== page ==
In chapter one ("Stepping Stones - conversion") of L.L. Barkat's new book, Stone Crossings: Finding Grace in Hard and Hidden Places, L.L. wonderfully shares in a humorous and moving way, the outset of the beginning of her faith journey.
Her step-mother, Beezie who was a lapsed Catholic and her atheistic father are hit by "a charismatic Christian with a capital C" by the name of Opal Bonesteel, a prayer warrior. Parts of this chapter are quite funny and described in such a way that you can't help but picture it in your mind and imagine the scene. In fact both in prose and poetry, L.L. has a gifted touch to take you there, or at least give you a sense of what she is talking about in her experience. And in a way you can relate to, or identify with.
We see conversion happen through Opal's witness, first with Beezie, and then with L.L.'s father, after his open verbal assault on the Bible, with continued tirades as he sought to disprove it in his reading. Just the opposite took place as he too began his journey of faith.
And soon Beezie led L.L. and her sister to pray the sinner's prayer. Thus began L.L.'s conversion which in its process was to go through most troubled waters which begin in the next chapter. Waters she would rather forget.
This is the beginning of a wonderful telling of her story and of what relates to that story and really what relates to all our stories in this world and in the Story of God.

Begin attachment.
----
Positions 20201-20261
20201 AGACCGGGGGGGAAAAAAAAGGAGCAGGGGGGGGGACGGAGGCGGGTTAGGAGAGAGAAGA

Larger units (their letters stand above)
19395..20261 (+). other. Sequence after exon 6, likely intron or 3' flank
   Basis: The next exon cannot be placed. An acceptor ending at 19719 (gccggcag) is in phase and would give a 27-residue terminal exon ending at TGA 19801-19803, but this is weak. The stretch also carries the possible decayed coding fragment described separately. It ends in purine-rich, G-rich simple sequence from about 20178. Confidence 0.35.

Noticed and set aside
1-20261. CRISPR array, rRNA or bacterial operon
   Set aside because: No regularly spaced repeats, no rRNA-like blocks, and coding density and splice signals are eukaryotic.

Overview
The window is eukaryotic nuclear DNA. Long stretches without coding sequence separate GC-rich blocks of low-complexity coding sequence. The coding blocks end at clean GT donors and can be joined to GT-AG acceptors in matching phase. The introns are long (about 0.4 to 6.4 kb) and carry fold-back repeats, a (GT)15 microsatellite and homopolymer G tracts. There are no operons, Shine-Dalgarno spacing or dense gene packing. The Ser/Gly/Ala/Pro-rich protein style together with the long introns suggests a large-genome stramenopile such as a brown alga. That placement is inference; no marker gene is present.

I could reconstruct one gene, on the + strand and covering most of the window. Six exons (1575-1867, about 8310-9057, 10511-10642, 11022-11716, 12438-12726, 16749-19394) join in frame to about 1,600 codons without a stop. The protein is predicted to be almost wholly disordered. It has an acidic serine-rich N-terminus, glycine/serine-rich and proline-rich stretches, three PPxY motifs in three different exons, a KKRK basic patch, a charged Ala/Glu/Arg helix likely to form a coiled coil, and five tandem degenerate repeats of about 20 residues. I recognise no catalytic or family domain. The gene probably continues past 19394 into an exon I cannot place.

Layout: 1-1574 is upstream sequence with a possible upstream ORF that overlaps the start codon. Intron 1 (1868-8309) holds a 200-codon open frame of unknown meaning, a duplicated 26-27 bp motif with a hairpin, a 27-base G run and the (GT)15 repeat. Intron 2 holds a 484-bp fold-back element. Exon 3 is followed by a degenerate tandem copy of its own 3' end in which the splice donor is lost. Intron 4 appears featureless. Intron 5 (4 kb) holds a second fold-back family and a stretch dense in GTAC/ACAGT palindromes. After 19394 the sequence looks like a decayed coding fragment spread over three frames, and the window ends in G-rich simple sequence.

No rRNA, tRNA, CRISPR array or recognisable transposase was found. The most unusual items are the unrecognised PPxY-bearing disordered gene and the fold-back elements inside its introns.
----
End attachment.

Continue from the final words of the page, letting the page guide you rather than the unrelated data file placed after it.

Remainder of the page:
I too can look back and see important points along the way which were a part of the process by which I was brought by God to conversion. Like the time that galvanized my felt need for a Savior in my mind, when around the age of ten at church I went down to the men's restroom, I can still smell that room, and prayed loudly to God over my conviction of sin and of being a sinner so that I was heard all the way upstairs as I recall. I had plenty of pain, inward pain in my teenage years. And plenty of rebellion to match it.
But through my dear mother and her faithful witness, the continued ministry of Billy Graham, and my wonderful children's Sunday school teacher, Blanche B., along with other faithful people of God at our church, I came to faith late, when I was 17. Even then, after crossing over from death to life and thus converted to Christ, I still was in a process of undergoing conversion, which I must truthfully confess goes on right to this very day!
I love the way L.L. tells her story. It's a wonderful read. It keeps you going. But like the best things in life, you're best to take it slow.
What about any of you readers of her book, or anyone else out there? What do you think about conversion? And what might you share from your own story?
Next week: chapter 2: "Christmas Coal - shame"